read.cash is a platform where you could earn money (total earned by users so far: $ 647,186.22).
You could get tips for writing articles and comments, which are paid in Bitcoin Cash (BCH) cryptocurrency,
which can be spent on the Internet or converted to your local money.
When I first noticed Bitcoin, it was hovering around $11 in 2012. I tried to start mining but quickly realized my Macbook Pro’s processing power wasn’t sufficient to justify the time and energy it would take to get up and running. I never mined a single Bitcoin, but I did quite a bit of research.
I rapidly read articles on Bitcoin, its past and it's future.
I watched tutorials on how to mine Bitcoin and the mechanics of its payout system.
I browsed all the major forums, for opinions from Bitcoin owners.
This isn’t me trying to brag about my foresight in spotting Bitcoin before it became big. As a technology enthusiast, this was just one of the many tech crazes I explored. Many of these failed quietly or haven’t yet satisfied the hype (3D printing).
If there was one consensus among Bitcoin owners in 2012, it was that they truly believed in Bitcoin. Enthusiasts foresaw the potentially revolutionary impact of a decentralized currency. Libertarians hoped for an end to the monopoly of the dollar. Despite its problems, the future looked bright, and early adopters invested in that premise.
Today, many purchase BTC with no basis other than the gargantuan number beside the ticker and an exponential price chart. With every sharp increase, more and more speculators purchase BTC, with nothing but a hunch as vindication. Answers appear on Quora, where writers ‘guarantee’ BTC will rise to $25,000+.
Yesterday, I talked to someone who purchased 1 BTC, at ~$12,500. He excitedly revealed that he had earned a 25% return within 24 hours, as BTC rose to $16,500. I interrupted to ask what had prompted him to buy BTC in the first place. His only response was that he saw the pattern of BTC’s growth and didn’t believe the profits would end anytime soon.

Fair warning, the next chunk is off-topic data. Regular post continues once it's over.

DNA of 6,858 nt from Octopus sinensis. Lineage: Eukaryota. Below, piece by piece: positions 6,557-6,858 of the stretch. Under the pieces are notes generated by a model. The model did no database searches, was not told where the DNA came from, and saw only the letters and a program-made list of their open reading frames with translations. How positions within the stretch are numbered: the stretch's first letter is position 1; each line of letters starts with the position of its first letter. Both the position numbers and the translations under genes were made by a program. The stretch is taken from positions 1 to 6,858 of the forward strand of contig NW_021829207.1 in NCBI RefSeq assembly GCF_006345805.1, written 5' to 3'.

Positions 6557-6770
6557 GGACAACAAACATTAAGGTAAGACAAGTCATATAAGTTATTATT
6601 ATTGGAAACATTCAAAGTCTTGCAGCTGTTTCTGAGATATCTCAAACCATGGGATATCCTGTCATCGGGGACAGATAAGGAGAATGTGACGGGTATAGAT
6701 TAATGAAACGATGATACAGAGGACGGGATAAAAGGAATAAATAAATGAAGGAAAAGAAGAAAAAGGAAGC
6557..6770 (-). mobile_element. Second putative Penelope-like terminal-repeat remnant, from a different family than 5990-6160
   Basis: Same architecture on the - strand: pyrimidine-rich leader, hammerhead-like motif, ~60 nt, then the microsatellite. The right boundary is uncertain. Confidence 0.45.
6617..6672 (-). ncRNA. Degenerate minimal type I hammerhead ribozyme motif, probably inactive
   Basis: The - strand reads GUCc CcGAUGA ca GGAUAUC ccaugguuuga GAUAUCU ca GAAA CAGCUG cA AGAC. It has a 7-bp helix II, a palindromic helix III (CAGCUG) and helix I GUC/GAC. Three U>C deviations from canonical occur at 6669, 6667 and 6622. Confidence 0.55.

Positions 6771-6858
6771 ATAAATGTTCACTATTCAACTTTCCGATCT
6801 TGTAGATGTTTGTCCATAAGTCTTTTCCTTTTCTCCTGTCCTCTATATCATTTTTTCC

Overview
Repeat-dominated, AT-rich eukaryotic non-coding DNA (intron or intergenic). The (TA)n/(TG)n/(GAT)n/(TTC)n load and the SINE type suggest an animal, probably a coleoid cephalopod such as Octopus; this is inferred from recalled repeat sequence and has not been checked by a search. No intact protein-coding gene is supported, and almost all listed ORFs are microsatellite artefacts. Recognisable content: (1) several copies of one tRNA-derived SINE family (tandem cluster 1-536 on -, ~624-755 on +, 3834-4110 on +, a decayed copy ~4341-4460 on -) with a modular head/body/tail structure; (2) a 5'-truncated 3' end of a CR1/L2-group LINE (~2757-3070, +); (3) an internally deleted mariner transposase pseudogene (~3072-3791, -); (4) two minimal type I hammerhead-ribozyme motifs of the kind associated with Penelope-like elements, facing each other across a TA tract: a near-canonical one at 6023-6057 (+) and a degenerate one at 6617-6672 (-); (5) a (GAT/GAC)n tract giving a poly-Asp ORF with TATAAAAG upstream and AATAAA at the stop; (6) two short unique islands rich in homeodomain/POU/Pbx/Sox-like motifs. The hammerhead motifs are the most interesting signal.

My friend is normally a rational, intelligent person, whose opinions I seek and respect. As such, I was astounded to hear his speculation was based solely on a hunch.
My response was simple. I showed him a chart of an even bigger growth stock than BTC, at the height of the tech bubble in 2000. At the height of its powers, Cisco was the largest company in the world. Like Bitcoin, for over a decade the stock had been exponentially rising, posting a 265,100% return between IPO and peak price.
But then the party stopped and the bubble burst. From 2000–2002, Cisco lost 88% of its value. The stock never fully recovered, and still lingers like a shadow of its former formidable self.
Cisco isn’t an isolated example. History is filled with examples of ‘the next best thing’ with an astounding growth record but without the fundamentals to back up these crazy valuations. Tulipmania, the South Sea Company, and the Mississippi company are just some of these precedents.
I then asked another simple question, to forget about the share price, and to imagine he could never sell the stock on an exchange. If he had to buy BTC at $16,500 and could never sell it on any exchange, would he be happy to hold BTC, as an investment which he could only use as a currency in shops, as he would the Euro or the US dollar? Would he be happy to use BTC for its intended purpose, not just to make a quick profit?
I invite you to ask yourself the same question. BTC is currently worth a collective $267 billion. Do you believe that BTC could buy $267 billion worth of items, either online or in brick and mortar stores?
You may strongly believe BTC will become accepted as a fiat currency, but even then what makes you believe each BTC will be worth more than it is today?
Is it not already priced into the market?
Considering the lack of assets or government guarantor to act as collateral, why is BTC worth more than the paper clip on my desk?
These are all questions you have to ask before purchasing BTC. We’re in the middle of a 9-year bull market, the 2nd longest in history. Markets have been rising so long, they’ve all but forgotten the possibility of a crash. People are buying a ticker, without any consideration for the underlying asset.
Ultimately, BTC is at its current price because no one is certain it will go up or down. I believe it's grossly overvalued, and the underlying asset doesn't deserve a value of $267 billion. That's why I can't recommend investing in BTC.